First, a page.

They can only build factories in their home state (they can however build railroads in any of your states or colonies).
Also, factories need to be 80% manned in order for capitalists to build another (so that they are not just building white elephants). Because of this, sometimes you will need to consider deleting unwanted factories in a state, in order to enable your capitalists to build more factories in that state (hopefully of a type that you do want this time).
Additionally, be aware that capitalists may at times choose instead to invest money in your state bonds rather than build a factory (or railroad).
Getting Capitalists to Build the Factories That You Want
Whilst capitalists are generally very effective at building factories, they won’t always build the ones that you really want, in particular the military industries like artillery and tanks. However, the following might help to get your capitalists to build the factories that you are after (though there are no guarantees):
- Make sure you have quite a bit of saved up money on hand. Also make sure that your capitalists in the state in which you want the factory to be built are saving money, and that their savings are getting up towards the level at which they usually build something.
- Delete any factories in the relevant state that you don’t want. Make sure that the remaining factories in that state are at least 80% full of workers overall.
- Sell your stockpile down to zero of the good that will be produced in the factory that you want (e.g. artillery). Then set your trade order for that good to Buy <1000. This will push up demand for the good on the world market, which your capitalists usually pay attention to.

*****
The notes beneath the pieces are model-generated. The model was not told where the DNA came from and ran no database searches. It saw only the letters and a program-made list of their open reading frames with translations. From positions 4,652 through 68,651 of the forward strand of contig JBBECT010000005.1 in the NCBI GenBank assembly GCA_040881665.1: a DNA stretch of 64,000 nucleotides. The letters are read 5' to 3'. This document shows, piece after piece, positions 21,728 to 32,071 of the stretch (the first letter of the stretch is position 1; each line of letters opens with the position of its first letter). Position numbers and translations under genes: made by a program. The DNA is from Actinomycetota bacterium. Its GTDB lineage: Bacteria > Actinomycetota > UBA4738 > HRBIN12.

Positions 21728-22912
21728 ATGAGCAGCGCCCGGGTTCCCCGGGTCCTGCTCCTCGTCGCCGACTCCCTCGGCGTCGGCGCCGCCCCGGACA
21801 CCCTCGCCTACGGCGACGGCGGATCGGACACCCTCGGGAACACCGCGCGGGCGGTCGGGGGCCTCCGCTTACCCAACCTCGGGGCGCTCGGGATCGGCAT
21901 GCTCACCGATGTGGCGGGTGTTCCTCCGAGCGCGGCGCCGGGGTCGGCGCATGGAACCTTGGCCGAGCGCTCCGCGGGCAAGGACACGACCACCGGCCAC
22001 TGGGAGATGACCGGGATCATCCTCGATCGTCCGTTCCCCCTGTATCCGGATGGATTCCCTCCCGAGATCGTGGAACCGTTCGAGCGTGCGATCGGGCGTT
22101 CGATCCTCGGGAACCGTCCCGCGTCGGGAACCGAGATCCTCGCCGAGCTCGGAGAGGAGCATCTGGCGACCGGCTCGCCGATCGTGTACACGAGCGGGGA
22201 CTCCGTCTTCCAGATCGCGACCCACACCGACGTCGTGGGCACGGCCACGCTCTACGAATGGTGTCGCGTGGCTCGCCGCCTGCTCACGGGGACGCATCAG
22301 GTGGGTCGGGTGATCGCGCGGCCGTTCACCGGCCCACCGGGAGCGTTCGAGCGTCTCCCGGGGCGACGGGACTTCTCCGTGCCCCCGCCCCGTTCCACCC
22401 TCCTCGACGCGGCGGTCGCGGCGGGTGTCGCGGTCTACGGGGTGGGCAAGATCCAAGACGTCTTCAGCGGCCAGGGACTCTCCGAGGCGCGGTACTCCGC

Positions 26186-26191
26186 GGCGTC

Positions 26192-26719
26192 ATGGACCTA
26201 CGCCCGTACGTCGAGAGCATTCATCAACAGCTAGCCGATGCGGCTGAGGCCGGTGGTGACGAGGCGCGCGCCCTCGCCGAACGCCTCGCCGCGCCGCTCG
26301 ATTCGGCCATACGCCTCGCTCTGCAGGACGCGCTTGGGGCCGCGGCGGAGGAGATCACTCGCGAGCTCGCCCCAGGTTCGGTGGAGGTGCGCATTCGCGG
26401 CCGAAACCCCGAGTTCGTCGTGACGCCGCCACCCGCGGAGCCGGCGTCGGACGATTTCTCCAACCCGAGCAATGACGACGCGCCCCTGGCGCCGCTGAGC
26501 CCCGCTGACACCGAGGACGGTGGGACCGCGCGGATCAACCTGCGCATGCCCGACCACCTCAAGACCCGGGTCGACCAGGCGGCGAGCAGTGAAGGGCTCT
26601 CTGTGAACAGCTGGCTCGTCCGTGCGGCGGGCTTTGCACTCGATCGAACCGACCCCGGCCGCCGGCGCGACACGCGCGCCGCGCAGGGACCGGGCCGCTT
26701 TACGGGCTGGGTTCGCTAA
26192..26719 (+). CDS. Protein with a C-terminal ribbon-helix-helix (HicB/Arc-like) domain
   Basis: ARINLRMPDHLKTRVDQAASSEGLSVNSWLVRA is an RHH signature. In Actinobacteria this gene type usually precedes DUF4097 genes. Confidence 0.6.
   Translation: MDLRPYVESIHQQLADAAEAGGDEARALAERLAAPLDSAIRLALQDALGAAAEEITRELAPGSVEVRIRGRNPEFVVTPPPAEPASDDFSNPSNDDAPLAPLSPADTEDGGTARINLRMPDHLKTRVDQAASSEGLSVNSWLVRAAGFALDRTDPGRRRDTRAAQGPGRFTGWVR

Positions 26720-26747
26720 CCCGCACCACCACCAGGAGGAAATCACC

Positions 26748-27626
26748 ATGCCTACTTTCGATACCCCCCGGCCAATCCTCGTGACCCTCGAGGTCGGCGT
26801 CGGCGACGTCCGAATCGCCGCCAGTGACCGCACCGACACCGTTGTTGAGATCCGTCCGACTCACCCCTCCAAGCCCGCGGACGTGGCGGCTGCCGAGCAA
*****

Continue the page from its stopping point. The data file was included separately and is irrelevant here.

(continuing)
- Hopefully the increased demand for the good will encourage your capitalists to build the particular factory you want. If they don’t, you may have to rinse and repeat step 3.
The process outlined above is a particularly good way to encourage your capitalists to build any of the later game factories like electric gear or tanks that nobody else has built yet. Since there will be none of those goods already available on the world market, you can easily set your order to Buy <1000 thus pushing up demand, without actually spending any money buying the as yet unavailable goods.
Getting Capitalists to Expand Factories
Capitalists are quite effective at building new factories in the game (so long as they are getting their needs and are able to save cash, and your ruling party does not have the Planned Economy economic policy), but generally they appear to be very reluctant to expand extant factories above level 1. A couple of suggestions that might help persuade your capitalists to expand factories are: